Inappropriate eating schedules: We’ll get into the actual food choices later, but this one is all about timing. We get busy in the mornings, and grab a quick bite at a drive-thru or a starchy granola bar. Skip lunch, and then gorge ourselves when we finally sit down to eat dinner, only to head to bed an hour later. This is the perfect way to destroy any semblance of blood sugar stability…. Hangry much??

When bood sugar levels are unstable, we get moody, weight gain happens- especially around our waistline from the cortisol spikes necessary to keep our blood sugar levels from bottoming out, and then our reproductive hormones get wonky from the adrenal glands producing that cortisol instead of the sex hormones.. whew! I didn’t even mention the role of inflammation, lack of chewing, or being distracted here either! INTERNAL STRESSORS


What you think can absolutely impact your physiology! When you think negative or fearful thoughts, your body responds accordingly. If you think hard enough about something you are afraid of happening or perhaps a traumatic event you already experienced that involves embarrassment, ridicule, shame, loss of a child, failure, pain, etc., it’s easy to feel your muscles tense, your heart rate increase, perhaps you even get a stomachache thinking about these things.

These changes in your body are all prompted by signaling hormones!

These same physiological processes can be sparked by something as simple as worrying about gaining weight or having stomach cramps from eating the food you’re putting in your mouth. Internal self-beratement or self-doubting chatter will do the same thing. Working on changing your self-talk can make a bigger difference than you think on your health!

Unaligned choices: Making choices based on expectations set by others or letting your ego take the lead can be so unbelievably stressful! Knowing what you truly value in life is essential to your emotional, mental, and physical health. This is what keeps us going in jobs that burn us out, toxic relationships, or positions that cause stagnation.

Lack of contribution and/or fulfillment:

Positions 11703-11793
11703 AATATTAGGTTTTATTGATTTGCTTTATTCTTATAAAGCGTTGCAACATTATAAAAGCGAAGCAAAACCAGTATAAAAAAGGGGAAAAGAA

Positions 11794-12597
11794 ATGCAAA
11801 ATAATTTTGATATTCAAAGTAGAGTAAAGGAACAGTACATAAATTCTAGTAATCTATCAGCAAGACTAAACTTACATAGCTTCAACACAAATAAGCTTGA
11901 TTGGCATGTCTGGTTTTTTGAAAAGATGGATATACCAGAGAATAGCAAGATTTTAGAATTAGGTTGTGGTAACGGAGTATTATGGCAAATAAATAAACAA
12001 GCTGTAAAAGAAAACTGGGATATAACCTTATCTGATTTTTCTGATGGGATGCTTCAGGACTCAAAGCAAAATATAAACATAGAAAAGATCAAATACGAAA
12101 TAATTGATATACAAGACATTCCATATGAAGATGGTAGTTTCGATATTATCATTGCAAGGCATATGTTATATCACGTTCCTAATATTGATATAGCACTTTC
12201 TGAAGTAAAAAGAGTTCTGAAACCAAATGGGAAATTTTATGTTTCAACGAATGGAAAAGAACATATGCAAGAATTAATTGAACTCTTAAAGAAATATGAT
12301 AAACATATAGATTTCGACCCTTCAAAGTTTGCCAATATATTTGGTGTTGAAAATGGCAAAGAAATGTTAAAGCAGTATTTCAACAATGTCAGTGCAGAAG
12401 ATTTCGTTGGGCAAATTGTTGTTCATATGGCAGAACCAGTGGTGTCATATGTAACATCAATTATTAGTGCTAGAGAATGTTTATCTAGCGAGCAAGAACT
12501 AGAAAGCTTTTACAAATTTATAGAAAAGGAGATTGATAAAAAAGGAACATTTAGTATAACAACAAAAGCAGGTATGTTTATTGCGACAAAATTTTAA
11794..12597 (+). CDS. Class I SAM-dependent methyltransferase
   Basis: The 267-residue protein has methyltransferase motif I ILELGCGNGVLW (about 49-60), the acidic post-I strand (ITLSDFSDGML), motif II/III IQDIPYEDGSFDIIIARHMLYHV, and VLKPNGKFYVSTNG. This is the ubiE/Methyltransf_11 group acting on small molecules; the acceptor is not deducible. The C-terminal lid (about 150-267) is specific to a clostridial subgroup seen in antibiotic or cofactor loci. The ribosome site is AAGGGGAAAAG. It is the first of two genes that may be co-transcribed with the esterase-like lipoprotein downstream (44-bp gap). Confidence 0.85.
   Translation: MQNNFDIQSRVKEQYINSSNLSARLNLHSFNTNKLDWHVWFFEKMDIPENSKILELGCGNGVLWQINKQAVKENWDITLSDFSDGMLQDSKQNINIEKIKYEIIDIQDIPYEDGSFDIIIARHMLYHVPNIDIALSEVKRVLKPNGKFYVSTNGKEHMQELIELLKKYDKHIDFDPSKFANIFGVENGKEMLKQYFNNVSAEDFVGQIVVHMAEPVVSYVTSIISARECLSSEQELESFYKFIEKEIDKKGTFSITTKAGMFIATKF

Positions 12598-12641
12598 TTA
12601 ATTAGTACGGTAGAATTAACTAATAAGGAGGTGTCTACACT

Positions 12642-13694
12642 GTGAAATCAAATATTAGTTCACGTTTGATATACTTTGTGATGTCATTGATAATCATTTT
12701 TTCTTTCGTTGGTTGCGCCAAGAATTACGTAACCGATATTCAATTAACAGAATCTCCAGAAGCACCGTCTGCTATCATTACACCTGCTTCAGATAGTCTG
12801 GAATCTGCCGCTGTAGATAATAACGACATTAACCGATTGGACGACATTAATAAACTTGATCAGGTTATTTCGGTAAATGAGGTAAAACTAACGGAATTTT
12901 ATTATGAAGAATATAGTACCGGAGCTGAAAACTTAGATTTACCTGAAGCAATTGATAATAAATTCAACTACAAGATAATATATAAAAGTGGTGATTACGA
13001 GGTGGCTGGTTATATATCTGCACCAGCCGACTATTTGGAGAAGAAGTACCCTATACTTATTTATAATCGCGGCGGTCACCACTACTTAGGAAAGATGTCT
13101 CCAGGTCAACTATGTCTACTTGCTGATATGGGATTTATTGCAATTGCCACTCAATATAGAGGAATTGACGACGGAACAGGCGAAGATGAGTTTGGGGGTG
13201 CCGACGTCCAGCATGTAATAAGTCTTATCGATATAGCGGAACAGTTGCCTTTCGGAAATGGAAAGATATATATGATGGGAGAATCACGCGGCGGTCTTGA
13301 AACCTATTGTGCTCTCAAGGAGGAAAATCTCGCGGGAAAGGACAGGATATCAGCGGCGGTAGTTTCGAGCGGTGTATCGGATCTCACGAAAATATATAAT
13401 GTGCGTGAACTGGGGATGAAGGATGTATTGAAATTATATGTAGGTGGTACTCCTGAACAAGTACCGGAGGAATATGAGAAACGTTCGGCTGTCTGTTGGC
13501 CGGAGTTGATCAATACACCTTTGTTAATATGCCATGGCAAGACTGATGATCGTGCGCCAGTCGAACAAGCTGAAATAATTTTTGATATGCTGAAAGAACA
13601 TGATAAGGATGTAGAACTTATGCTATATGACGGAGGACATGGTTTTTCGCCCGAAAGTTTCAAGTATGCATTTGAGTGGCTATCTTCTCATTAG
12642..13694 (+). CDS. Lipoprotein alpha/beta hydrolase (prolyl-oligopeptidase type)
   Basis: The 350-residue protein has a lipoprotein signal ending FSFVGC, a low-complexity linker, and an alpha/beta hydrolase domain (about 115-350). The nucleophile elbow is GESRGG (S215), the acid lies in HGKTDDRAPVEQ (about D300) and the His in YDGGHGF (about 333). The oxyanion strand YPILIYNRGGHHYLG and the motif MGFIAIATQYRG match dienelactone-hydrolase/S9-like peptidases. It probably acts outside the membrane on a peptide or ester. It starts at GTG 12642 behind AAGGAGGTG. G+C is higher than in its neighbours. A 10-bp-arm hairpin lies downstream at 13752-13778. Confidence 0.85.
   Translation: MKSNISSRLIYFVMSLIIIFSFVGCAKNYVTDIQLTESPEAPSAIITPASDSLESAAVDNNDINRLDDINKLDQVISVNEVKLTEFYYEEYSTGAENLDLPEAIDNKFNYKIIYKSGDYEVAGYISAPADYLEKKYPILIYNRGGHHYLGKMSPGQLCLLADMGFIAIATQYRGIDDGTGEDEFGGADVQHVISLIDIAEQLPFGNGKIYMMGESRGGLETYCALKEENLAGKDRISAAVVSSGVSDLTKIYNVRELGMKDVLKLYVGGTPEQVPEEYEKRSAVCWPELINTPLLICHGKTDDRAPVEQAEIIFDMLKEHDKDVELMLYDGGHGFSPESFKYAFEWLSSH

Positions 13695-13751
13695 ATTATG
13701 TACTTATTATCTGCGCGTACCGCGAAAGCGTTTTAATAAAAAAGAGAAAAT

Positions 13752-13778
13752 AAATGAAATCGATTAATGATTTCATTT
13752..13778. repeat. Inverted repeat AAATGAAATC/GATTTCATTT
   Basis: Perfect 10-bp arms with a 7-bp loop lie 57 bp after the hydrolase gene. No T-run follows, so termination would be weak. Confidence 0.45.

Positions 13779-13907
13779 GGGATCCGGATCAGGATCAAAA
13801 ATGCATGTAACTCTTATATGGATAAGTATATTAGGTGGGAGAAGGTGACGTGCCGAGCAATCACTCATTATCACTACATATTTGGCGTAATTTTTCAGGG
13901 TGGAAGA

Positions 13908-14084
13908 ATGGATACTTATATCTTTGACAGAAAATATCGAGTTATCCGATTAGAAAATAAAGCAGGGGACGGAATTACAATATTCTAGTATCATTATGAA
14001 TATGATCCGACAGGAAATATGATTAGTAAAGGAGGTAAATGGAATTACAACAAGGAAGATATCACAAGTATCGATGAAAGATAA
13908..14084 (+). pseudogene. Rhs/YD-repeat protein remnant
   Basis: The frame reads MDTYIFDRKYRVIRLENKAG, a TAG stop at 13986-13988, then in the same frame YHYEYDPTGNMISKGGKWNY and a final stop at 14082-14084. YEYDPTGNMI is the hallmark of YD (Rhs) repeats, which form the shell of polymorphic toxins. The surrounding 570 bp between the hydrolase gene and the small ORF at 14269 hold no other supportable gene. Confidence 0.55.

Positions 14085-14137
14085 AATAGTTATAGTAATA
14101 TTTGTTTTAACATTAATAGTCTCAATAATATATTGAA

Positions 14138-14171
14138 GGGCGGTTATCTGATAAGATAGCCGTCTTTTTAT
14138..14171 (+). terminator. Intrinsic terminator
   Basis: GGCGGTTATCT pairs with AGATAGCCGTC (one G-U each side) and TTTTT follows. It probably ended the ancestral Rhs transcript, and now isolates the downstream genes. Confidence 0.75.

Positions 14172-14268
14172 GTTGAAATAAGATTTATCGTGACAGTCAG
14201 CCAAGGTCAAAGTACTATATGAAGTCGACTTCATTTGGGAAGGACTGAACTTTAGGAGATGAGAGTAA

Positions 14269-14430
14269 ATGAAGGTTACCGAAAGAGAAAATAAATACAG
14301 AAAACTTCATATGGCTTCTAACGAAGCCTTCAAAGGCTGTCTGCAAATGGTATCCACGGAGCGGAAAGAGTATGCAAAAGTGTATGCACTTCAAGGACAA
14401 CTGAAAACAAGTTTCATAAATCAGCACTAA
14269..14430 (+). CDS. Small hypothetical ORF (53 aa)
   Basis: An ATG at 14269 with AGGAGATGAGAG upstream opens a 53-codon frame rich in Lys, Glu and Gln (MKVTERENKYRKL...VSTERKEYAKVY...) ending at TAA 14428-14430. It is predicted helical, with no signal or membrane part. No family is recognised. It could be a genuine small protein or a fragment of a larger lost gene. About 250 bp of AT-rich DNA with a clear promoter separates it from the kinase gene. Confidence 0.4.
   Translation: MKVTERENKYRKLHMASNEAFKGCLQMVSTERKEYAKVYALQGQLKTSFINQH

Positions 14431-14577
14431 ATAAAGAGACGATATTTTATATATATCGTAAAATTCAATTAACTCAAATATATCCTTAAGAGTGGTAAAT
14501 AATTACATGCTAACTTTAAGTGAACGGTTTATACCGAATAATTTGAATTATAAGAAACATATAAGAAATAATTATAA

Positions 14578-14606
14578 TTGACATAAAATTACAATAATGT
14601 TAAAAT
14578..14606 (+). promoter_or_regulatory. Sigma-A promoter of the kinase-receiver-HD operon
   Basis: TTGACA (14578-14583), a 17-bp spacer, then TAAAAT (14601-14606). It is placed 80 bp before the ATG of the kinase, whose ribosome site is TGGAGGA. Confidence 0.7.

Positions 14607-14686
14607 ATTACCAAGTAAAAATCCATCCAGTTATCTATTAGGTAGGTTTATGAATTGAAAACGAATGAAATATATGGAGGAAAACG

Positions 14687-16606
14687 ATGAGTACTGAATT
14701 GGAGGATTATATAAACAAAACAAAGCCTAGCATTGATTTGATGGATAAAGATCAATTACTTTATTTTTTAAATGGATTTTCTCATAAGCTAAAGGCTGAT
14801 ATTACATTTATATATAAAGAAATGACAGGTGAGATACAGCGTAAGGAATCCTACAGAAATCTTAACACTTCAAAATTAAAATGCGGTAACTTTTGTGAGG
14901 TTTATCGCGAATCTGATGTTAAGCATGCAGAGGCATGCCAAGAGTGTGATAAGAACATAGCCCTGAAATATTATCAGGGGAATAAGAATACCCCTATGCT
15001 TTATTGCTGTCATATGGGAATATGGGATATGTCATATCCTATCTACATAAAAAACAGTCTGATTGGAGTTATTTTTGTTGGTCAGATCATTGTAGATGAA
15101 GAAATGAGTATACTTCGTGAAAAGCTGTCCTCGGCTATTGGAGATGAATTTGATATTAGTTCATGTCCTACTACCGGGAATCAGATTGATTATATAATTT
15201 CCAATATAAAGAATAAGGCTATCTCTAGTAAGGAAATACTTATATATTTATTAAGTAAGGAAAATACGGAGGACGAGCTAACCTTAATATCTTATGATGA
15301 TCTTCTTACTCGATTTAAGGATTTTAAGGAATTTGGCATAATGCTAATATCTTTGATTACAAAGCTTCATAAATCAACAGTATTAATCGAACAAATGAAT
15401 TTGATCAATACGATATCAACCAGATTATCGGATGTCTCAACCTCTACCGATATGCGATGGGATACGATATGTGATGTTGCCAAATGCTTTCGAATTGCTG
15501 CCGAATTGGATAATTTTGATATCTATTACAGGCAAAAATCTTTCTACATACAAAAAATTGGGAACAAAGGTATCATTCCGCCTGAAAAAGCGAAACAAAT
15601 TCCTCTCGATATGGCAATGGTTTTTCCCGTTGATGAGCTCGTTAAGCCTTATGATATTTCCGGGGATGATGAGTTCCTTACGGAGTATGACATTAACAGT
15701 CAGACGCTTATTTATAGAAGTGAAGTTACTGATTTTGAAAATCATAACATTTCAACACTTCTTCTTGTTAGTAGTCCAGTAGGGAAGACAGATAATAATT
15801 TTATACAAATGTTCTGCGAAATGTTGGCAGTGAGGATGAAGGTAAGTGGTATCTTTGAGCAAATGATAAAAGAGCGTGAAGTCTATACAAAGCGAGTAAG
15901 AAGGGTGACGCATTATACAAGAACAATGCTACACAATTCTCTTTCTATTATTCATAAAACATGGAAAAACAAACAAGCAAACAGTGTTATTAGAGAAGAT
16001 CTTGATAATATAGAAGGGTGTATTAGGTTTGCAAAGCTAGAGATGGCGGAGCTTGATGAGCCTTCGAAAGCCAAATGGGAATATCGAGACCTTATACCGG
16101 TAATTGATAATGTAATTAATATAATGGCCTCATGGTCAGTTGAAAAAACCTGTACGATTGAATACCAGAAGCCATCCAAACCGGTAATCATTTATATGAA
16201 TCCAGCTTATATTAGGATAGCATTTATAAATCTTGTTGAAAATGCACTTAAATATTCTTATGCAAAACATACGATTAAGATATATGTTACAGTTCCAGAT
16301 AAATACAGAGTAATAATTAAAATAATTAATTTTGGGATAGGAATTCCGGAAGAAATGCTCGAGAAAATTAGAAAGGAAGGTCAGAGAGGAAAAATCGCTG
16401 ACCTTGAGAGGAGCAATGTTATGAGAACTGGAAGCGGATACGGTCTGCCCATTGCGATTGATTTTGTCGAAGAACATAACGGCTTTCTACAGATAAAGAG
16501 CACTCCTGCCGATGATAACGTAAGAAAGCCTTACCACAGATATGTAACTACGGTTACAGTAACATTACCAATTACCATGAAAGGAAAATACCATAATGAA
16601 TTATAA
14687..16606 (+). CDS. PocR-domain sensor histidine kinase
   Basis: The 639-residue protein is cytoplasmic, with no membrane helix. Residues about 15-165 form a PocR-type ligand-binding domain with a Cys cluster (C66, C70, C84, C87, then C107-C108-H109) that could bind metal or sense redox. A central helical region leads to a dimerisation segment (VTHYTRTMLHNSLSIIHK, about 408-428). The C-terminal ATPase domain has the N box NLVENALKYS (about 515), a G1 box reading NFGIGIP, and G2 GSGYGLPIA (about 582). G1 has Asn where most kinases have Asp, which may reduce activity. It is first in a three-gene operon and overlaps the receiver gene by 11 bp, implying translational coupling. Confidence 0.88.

We often don't realize how taxing it is to NOT be living our purpose, NOT feeling like we are contributing to the greater good, or NOT feeling fulfilled from our efforts. These ideas can take the form of so many things: raising children, crushing your career, serving in your community, supporting your spouse, caring for family members or loved ones- whatever lights you up.

If your passion isn’t sparked in a way that you feel you’ve paid it forward somehow, your overall wellness is impacted. When this happens, you can feel disconnected from your world, and that is dangerous ground for your nervous system.

Nutrition: I include food on the list of internal stressors because of the biological war that can happen inside of our bodies in response to food. Our genetic makeup, our most fundamental building blocks that establish our physical bodies also plays a role here.

Most people understand severe allergies: a person eats a particular food like shellfish, and they immediately swell up, stop breathing, and potentially die. Some individuals have this same type of allergy, but they can tolerate a certain amount of exposure before they experience this level of severity. For instance, they may get a few hives, a rash, or a little puffy eyes, and then they are perfectly fine. My mom is like this with chocolate- at Christmas, she can continue her tradition of making vats of fudge for gifts as long as she doesn’t eat any. Just being around the chocolate causes her eyes to swell and a few hives to appear. She takes some Benadryl, and then she’s fine again.

Everyone accepts this idea of a negative cause and effect from a food or substance like pet dander or latex. However, what the general population is still struggling to accept is that certain foods and ingredients can stimulate other physiological processes whose outcomes are also not pleasant, yet not immediately deadly. This is where we get into food sensitivities that can appear at any time, but are particularly popular when our bodies are stressed to a certain degree because of its impact on the gut.

Keep your eye out for Part 3 of this series where I give you actionable steps to initiate change in some of these areas!